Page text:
There are times when a parent has to know that less is more. There are times when a parent has to do the opposite of what the child has asked because it is in their best interest. And there are times when a parent has to know that it’s not about what is right or wrong, it’s about what is best even if best sucks monkey anus. As she told me that she has tried to go to detox twice, and she wanted to go back to recovery but was having a hard time. She had reserved her bed and cancelled it a few times but didn’t want to this time. I gave her encouragement. I told her I love her and I told her that could do this, and live the right way, but she is the only one that could do it. Our normal pattern would be for me to drop whatever I am doing to pick her up because for some unknown reason whenever she wants to leave where she is to go to detox she has to do it under the cover of mystery, leaving before the person she is with comes home, to bring her either home to my house to wait for a bed or directly to detox. I didn’t offer to pick her up. I was holding firm. I was standing my ground. I was not going to be deterred. And then she said. She said the words that always break me. They are not I need you Mom or I love you Mom or even I might die Mom. She said, I am terrified, Mom. Those words, for me, is like taking a bullet to the heart. No parent can hear that their kid is afraid and not want to hold their hand. It is ingrained in us as parents. For mothers it happens at conception, for fathers it happens as soon as they see their child, having to wait to have the bond we develop as the child grows in our womb. It is against all that we know, it is against everything we learned from Dr. Spoke, our pediatrician and of course, Sesame Street.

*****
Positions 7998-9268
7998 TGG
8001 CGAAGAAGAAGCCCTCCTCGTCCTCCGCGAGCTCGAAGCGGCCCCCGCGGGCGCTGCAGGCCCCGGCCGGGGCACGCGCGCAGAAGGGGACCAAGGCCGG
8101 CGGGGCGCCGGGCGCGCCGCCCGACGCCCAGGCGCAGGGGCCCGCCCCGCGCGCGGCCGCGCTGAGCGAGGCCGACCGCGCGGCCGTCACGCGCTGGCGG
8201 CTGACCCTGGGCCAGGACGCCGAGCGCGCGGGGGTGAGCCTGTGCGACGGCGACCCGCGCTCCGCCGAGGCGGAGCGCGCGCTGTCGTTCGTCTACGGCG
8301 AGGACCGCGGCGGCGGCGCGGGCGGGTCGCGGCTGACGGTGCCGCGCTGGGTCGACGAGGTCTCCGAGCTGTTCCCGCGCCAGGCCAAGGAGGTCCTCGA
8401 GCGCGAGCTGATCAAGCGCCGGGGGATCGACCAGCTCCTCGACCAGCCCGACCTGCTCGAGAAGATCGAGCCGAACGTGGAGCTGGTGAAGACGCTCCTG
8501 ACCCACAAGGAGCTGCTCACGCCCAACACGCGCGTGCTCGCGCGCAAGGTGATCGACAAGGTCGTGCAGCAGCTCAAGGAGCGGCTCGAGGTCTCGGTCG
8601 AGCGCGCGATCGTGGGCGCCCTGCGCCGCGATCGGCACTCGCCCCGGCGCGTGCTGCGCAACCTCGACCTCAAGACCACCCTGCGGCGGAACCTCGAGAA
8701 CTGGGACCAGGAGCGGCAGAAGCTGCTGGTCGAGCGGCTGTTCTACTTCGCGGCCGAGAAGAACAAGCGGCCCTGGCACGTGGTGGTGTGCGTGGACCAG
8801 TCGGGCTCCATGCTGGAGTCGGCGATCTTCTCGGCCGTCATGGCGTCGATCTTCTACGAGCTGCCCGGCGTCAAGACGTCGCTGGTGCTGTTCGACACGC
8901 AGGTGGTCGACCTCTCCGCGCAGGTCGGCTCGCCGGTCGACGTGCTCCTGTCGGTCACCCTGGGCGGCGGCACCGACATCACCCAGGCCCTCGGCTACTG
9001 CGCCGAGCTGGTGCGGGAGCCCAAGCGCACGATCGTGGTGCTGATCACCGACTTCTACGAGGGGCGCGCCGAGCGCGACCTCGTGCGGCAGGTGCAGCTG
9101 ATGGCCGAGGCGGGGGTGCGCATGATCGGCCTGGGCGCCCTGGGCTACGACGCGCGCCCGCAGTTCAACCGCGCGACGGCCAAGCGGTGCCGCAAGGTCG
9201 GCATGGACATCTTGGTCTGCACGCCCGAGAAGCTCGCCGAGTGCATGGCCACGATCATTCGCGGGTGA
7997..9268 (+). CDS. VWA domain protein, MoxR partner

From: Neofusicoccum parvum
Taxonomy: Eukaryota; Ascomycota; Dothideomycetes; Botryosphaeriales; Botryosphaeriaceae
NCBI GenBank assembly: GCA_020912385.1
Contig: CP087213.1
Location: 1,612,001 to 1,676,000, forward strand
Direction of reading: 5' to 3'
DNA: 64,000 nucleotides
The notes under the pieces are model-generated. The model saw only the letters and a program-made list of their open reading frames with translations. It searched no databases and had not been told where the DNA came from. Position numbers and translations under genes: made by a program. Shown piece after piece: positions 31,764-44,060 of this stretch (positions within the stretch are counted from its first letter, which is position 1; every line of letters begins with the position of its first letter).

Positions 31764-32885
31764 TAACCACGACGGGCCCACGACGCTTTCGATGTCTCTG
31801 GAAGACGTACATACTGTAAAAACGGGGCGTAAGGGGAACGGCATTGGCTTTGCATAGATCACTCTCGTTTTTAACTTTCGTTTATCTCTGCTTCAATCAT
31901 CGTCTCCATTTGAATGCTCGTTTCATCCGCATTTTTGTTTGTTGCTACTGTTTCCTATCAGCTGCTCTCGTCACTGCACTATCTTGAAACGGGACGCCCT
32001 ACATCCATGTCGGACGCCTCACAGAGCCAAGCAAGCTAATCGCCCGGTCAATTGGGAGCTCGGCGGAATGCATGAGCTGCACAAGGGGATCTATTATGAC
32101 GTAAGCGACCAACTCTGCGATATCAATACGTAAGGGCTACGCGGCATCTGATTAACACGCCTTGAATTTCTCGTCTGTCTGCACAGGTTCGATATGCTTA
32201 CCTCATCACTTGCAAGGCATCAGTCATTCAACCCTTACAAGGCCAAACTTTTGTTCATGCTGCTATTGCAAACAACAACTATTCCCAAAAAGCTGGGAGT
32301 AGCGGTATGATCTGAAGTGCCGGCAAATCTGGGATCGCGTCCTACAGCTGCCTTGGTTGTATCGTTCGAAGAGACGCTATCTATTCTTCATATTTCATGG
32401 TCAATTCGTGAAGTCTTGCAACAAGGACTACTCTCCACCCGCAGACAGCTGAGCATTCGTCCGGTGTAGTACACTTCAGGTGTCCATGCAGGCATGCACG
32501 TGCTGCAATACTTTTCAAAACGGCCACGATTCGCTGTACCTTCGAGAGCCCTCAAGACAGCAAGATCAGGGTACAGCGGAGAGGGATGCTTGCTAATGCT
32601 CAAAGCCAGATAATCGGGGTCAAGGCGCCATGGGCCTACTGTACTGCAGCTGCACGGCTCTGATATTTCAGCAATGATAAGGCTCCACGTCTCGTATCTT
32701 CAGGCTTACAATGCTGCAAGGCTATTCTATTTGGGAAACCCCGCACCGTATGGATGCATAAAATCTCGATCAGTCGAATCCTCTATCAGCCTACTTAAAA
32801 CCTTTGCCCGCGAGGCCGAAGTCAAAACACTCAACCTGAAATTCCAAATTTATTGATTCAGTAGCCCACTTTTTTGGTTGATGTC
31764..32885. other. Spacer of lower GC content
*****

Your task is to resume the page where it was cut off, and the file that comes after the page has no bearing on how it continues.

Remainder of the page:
I called her from my car. I was driving home from work, in the ever lovely evening rush-hour on 128 which is really code for Highway from Hell. With the phone pressed to my ear and ironically, Danger Zone by Kenny Loggins played in the background she said she was terrified. I put the phone to my chest for a brief moment. I had to take a moment to contain myself. If I didn’t hit pause, whatever came out of my mouth next would probably be wrong. My brain said go get her. Pull a U-ey at the next exit to turn around and head to Everett. But that is the same pattern again and again. It’s wrong. Actually, it’s right. It’s right to do what felt wrong because wrong was right and I was only able to control myself. I can’t stop her from repeating her cycle, but I can stop myself from participating. I can stop physically doing it, but it doesn’t mean I didn’t mentally do it. My voice said it’s scary because it’s a change and it’s a massive change. My voice said that she could do this and that she has done it before so she knows she can. My voice said that she would feel better if she could really, really live. And my voice told her that I loved her.